Thursday, August 20, 2015

Viagra for Women

The FDA has approved a drug said to enhance female sex drive by activating sexual impulses in the brain.
   Addyi (generic: flibanserin), which is similar to a class of drugs that includes Prozac and other antidepressants, was previously rejected for its lack of effectiveness and adverse side effects (nausea, dizziness, and fainting).
   The drug will be available mid-October.
   Coincidentally, my novel A Person of Letters (generic: APOL) will also debut in October. APOL also affects chemical levels in the brain, notably endorphins, leading to feelings of pleasure and euphoria, without any of the unpleasant complications of its more expensive competitor.

Addyi image: Sprout Pharmaceuticals, reproduced by Reuters. APOL image: the author.

Wednesday, August 19, 2015

Bobby Martin, part III

“The FBI? Like a Special Agent!” The doctor smiled at Bobby. ”So, you see words? Words that tell you things?”
     Bobby stared out at College Street, slick and grey, the traffic light at Bathurst spattering red across the wet window. “No, just skeletons, and then things die.”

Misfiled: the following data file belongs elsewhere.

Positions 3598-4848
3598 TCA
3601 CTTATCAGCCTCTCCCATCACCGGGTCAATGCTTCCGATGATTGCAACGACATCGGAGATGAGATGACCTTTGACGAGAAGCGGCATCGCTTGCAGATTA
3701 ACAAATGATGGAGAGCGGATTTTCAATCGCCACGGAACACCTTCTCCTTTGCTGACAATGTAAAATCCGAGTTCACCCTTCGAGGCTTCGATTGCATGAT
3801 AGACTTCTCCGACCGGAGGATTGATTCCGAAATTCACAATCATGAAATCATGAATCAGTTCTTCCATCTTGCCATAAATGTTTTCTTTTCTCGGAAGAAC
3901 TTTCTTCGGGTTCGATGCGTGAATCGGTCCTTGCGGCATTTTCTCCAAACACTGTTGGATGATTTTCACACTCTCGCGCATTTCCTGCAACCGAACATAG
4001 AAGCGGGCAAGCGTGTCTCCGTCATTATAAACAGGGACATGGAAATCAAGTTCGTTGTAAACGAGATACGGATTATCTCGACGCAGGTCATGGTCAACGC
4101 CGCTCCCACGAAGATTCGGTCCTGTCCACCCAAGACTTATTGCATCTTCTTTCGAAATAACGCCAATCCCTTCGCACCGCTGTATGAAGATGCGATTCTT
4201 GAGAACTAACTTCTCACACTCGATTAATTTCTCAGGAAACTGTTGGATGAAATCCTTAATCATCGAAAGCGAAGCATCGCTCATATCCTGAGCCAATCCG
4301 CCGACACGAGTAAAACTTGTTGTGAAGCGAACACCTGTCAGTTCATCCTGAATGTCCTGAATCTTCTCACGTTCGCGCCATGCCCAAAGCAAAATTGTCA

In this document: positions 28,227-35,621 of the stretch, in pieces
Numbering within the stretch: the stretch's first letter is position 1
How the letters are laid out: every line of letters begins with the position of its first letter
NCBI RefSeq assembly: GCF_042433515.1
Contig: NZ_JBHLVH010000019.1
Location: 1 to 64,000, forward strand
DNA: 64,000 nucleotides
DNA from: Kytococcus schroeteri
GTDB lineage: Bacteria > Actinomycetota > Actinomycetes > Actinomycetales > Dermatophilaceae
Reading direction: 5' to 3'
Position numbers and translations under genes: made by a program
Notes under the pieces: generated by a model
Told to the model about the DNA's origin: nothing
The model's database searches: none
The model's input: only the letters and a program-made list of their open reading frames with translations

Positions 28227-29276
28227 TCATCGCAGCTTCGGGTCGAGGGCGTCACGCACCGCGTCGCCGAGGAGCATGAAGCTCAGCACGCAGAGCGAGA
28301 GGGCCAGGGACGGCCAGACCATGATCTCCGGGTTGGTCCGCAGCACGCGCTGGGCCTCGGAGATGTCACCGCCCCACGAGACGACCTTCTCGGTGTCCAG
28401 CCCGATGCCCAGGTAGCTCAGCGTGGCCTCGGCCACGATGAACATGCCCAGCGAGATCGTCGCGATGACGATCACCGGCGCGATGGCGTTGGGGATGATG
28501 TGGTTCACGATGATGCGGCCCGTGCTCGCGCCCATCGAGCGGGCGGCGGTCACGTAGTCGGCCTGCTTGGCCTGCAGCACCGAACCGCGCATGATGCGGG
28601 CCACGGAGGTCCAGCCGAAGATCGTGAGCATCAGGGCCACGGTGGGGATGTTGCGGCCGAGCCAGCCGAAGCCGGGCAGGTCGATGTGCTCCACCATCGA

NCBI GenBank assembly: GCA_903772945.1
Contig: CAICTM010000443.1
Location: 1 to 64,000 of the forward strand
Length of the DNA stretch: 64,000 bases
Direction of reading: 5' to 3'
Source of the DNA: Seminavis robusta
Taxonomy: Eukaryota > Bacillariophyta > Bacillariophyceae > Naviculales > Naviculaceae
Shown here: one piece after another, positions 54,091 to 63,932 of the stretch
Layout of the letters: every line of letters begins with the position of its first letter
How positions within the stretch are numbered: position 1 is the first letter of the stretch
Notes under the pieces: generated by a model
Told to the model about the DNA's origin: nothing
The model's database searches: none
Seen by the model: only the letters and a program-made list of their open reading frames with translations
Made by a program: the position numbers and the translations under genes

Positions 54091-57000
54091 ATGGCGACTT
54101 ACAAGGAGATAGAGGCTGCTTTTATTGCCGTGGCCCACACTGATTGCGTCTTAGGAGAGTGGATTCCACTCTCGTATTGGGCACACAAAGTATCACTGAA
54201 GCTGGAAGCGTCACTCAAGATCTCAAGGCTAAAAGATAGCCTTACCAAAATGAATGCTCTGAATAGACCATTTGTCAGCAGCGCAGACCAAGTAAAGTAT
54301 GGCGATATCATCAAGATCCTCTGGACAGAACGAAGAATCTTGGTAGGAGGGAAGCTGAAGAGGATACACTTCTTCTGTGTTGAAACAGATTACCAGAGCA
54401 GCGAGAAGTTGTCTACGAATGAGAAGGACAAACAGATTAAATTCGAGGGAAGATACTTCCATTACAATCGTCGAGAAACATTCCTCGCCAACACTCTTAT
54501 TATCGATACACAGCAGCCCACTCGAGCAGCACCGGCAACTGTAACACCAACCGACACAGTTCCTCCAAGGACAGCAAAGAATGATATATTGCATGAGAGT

Eleanor worried her pursestraps, then played at taking notes.
     People outside avoided puddles, ran for the streetcar. Bobby watched. No dead people.
     “So, how do you feel when you see these . . . ” Dr. Webb hesitated slightly, “these skeletons?”
     The boy moved his gaze from the window to the man.
     “I feel cold.”

Photo copyright by Corbis Images.

Wednesday, August 12, 2015

Why the Conservatives Must Go, in 100 Words

Ideology over analysis. Dinosaur of the day. Newspeak about “democratic reform.” A useless census. Voter suppression. Contempt of parliament. In and out. Impugning the Supreme Court. Killing the Kelowna Accord. Mother Canada. The sanctimonious international soap box. Unprincipled cynicism. Liberty curtailed. Monument to the Victims of Communism. The integrity deficit. Israel right or wrong. The muzzling of scientists. Mike Duffy. Hush money. Cold Camembert with broken crackers. Permanent campaigning. Patrick Brazeau. Tax pandering. Throw away the key. Dirty tricks and smear campaigns. Secrecy. Attack dogs. Scripted answers. Waving the flag, extolling the fight, and screwing the warrior. Robocalls. Pierre Poilievre.